I hope you are all doing terrific! I changed the name to review analysis because my reviews are more of a critical analysis of a work. Not to tell you if I think it’s good or bad, but to analyze what works and doesn’t work from a visual storytelling perspective. With that out the way, we will be analyzing one of my favorite books from the nineties. This will be part one in analyzing Generation-X (1994).
GENERATION-X #1 was published and released in November 1994. The name of the story was the Third Genesis. The story is written by Scott Lobdell and illustrated by Chris Bachalo, who were also the series creators. Mark Buckingham was the inker, Starkings & Comicraft provided the lettering, Buccellato & Electric Crayon provided the colors. Bob Harris was the editor and Tom DeFalco was the editor-in-chief.
So, the nineties were dominated by the X-men. They had so many members that they needed to make two teams with their own books. Then, Marvel turns another group of mutants into a government team called X-Factor. Another group of former X-men students became the outlaws known as X-Force. So, this left a student void with Xaiver. What is a professor to do? Well, Marvel decided to start a new series with new mutants. The 90210 of the X-men. Ladies and gentlemen Generation-X.
Generation-X was popular for many reasons during it’s run. The first issue, which we will be reviewing shortly, delivers an action pack story in the span of a single issue.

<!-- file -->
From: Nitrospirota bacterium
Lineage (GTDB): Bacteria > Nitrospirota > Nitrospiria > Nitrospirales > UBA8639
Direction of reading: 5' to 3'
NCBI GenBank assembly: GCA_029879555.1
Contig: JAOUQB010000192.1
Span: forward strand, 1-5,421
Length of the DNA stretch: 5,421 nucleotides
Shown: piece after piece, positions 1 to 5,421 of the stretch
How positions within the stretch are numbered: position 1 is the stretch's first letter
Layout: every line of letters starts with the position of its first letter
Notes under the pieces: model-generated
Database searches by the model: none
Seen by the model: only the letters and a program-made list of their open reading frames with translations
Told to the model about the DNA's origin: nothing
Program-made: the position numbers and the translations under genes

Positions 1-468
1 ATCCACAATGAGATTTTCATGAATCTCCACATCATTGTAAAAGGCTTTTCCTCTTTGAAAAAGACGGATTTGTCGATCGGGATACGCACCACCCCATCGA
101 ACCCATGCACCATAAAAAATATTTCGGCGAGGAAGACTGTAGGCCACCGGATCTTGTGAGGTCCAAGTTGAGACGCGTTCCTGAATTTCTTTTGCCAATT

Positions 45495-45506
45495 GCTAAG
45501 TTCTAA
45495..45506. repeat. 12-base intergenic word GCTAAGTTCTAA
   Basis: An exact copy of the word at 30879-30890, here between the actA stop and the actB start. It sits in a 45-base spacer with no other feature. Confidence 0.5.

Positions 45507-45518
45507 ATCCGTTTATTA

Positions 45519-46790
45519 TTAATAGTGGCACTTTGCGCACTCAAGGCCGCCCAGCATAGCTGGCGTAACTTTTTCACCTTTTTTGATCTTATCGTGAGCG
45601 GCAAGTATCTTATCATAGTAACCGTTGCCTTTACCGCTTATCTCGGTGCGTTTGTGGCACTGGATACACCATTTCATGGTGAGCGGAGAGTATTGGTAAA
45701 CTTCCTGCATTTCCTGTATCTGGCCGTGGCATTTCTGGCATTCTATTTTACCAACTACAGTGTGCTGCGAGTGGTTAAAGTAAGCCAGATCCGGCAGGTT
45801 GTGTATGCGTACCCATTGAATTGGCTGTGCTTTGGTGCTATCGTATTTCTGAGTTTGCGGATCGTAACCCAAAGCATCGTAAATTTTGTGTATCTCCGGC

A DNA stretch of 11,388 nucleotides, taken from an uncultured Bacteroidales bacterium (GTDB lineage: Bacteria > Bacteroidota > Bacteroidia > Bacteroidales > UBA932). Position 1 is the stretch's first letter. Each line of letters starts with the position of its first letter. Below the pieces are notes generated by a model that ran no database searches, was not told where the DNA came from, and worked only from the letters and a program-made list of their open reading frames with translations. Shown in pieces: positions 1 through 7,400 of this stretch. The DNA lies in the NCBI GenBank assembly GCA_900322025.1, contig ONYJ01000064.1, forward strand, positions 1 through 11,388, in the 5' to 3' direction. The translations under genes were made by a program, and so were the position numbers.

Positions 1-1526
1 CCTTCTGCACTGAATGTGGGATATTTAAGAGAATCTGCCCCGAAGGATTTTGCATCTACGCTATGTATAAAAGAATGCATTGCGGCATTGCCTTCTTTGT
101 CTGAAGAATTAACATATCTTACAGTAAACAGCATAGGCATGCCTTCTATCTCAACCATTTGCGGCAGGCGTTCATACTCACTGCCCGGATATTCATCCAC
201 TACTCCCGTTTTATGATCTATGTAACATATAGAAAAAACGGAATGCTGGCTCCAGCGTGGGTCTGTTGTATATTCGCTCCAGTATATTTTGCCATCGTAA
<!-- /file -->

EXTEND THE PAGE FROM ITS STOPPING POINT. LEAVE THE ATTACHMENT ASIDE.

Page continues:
Issue one introduced the teenage survivors of the previous X-men crossover saga “The Phalanx Covenant.” Generation-X was supposed to target a younger audience and to serve as a nineties replacement for The New Mutants. This was the “hip” series for the X-men. Generation-X was also a response to the hugely popular Image Comics series Gen13.
I read Generation-X every month until around issue 31 when the writer, Scott Lobdell left the book and Larry Hama took over. Not that the book was written poorly, but Scott had set up several ongoing plots, most of which start with this very issue. Along with the original artist, Chris Bachalo, They told a story that was visually engaging.
This review will go over the plot, characters, and production of issue one.
Background: The issue takes place after the Phalanx Covenant. An alien, techno-organic race remains were engineered to bond with mutant-fearing humans. This group called themselves the Phalanx. If it sounds like The Borg from Star Trek, then you’re not too far off. This group of Phalanx humans started to assimilate mutants, but couldn’t’. The X-men themselves were kidnapped. The Phalanx was after the next group of mutants that Xavier was going to recruit. Banshee found out, freed Jubilee, White Queen, and Sabretooth and they proceed to rescue Everett Thomas (Synch), Angelo Espinoza (Skin), Paige Guthrie (Husk), Clarice Ferguson (Blink), and Monet St. Croix (M). They are successful, but Blink dies. The group all decide to study under White Queen and Banshee to be the next X-men…or at least to just get control of their abilities.
In the next part, we will go over the plot. Until then, my friends…